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For Immediate Release
September 9, 2013

Winner of Far West Association Ski Heritage Award


Lost Ski Areas Book

The Far West Ski Association honored Moreno Valley College Kinesiology Professor Ingrid Wicken over the summer, bestowing its Ski Heritage Award for her new book, Lost Ski Areas of Southern California.

The Association cited Wicken's book "as the most detailed approach to lost ski areas...the accounting for the lost ski areas uncovers real historical treasures - personalities, partnerships, champions and championships - and shows the fabric and evolution of snow sports."

Her love for skiing began in 1974 while her book fetish began at a young age. But it wasn't until the 1990s when the two worlds collided.

"It all happened by accident," said Wicken, who began teaching at Riverside City College in 1989 and coached women's tennis for 10 years. "I never expected to be a published author. I enjoy the research aspect of the project, and I found writing extremely rewarding. I have always loved books. As a child I remember my mom taking me to the public library and to used bookshops."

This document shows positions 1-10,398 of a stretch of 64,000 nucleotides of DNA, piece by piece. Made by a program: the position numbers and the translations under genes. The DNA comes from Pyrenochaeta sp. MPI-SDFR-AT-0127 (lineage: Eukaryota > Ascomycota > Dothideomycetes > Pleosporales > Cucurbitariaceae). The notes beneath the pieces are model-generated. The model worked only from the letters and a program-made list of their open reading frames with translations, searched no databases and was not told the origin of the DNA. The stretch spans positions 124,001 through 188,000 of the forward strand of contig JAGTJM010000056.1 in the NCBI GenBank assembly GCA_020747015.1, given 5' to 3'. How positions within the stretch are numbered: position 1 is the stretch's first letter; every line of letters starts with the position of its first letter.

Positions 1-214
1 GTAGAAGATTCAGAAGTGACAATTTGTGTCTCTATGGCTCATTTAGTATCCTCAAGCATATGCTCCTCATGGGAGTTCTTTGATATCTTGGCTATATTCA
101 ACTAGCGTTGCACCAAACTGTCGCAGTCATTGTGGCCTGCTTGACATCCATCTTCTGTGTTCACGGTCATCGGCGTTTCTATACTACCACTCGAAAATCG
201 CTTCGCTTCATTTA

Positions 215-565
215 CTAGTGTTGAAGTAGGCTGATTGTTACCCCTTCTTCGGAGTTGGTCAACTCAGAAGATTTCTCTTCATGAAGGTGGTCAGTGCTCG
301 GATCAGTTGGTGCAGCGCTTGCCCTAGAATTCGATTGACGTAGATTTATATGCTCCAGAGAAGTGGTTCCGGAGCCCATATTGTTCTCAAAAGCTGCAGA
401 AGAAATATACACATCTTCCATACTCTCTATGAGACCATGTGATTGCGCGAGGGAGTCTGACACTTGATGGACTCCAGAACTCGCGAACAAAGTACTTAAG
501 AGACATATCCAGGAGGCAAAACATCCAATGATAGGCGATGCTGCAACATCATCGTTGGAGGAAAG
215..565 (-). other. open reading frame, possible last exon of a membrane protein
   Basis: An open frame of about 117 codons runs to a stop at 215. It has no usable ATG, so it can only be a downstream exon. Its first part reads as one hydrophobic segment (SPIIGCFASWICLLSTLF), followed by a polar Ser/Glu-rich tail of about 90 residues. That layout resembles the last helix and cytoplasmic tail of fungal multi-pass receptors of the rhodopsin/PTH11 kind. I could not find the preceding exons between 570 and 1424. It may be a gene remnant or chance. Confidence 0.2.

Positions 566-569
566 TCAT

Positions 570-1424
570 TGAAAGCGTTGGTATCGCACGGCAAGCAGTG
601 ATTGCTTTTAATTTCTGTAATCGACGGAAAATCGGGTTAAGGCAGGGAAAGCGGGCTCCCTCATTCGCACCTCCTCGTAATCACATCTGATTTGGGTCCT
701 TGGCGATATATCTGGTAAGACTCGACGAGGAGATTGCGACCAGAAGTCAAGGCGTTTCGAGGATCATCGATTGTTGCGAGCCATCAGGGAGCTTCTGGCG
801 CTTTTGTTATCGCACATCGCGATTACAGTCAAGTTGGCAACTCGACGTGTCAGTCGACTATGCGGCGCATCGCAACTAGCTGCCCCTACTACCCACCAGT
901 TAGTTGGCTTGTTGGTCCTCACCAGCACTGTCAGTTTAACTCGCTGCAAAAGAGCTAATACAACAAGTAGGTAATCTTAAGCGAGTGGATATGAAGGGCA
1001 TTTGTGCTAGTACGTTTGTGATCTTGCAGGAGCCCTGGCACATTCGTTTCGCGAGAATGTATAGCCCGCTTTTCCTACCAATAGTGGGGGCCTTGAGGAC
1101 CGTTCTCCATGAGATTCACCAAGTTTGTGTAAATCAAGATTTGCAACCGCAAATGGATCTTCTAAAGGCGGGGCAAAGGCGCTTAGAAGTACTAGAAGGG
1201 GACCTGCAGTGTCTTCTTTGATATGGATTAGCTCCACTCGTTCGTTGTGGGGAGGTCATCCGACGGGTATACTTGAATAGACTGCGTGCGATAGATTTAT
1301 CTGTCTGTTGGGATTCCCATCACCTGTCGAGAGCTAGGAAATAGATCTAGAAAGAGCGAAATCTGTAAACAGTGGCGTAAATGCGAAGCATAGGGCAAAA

In 1995, while opening a small bookstore, she purchased some American Ski Annuals from the 1930s. She remembers thinking that nobody had ever written the history of skiing in Southern California. "So I decided to write the history and that is how it all started."

Ingrid Wicken

Wicken's research uncovered not only lost history, but also lost treasures. In one chapter, she writes about Mt. Palomar, which had a ski area in 1967, Ski Villa in Carbon Canyon in Orange County and the days of pine needle ski runs.

"Ski Villa was a concrete slope paved in plastic tiles with a vertical drop of 280 feet," Wicken said. "In 1939, Sepp Benedikter operated a pine needle slope. It was at the corner of Lankershim and Ventura Boulevards, which is now the location of Universal Studios."

Wicken is working on another project-a history of women ski jumpers-with authors from Germany, Canada, Norway, and Finland. They hope to have the book published in time for the 2015 World Nordic Ski Championship in Falun, Sweden.

She also wants to spend more time on the slopes.

"I learned to ski when I was 18," she said. "I spent many of my younger years as a ski bum and a Professional Ski Instructors of America instructor. I am looking forward to retirement when I can ski more!" For more information on Ingrid Wicken and her books, log on to: